Abstract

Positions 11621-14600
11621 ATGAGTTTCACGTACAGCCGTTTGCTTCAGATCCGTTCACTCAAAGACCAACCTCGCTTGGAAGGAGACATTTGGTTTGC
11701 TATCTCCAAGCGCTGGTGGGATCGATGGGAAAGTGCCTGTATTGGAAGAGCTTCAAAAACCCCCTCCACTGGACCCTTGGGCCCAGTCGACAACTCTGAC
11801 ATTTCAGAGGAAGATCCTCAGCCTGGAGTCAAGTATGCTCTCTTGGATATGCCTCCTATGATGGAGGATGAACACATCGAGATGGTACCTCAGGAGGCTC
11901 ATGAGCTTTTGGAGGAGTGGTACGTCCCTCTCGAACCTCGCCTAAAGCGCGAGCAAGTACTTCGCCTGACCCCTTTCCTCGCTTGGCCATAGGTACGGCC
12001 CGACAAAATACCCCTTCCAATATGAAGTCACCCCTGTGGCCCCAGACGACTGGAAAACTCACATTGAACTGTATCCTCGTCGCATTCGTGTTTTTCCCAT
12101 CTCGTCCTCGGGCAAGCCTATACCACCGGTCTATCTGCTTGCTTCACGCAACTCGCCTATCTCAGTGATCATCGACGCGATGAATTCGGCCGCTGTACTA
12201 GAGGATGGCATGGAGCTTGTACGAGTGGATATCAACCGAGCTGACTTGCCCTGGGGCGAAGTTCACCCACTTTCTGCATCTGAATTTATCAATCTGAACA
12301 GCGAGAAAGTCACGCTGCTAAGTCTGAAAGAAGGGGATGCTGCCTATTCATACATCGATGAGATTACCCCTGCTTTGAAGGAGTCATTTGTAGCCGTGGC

Benzo(a)pyrene (BP) in liposomes and microsomes exhibits overlapping excimer bands peaked at 495 and 520 nm, respectively, in contrast to the single band of pyrene at 480 nm. Since BP is asymmetrical and pyrene is symmetrical, the dual maxima imply that the BP molecules in the excimer must be oriented either parallel or anti-parallel to each other. Time-resolved studies of BP oxidation by cytochrome P-450 show that the 520-nm component dissipates much faster than the 495-nm component during the first 30 min of metabolism, indicating that the initial P-450-BP interaction may be BP orientation sensitive. The binding of BP to the porphyrin group of a heme protein (e.g., hemoglobin or myoglobin) appears to be stronger under oxygen saturation than under CO<sub>2</sub> saturation conditions. The transfer of BP between the membrane and the porphyrin group, as measured by means of excimer/monomer ratios, appears to be significantly different from that of pyrene. As the liposome-to-protein ratio increases, the excimer/monomer of BP steadily decreases, whereas that of pyrene increases and reaches a plateau. The significance of this phenomenon in their mechanisms of metabolism will have to be investigated further.

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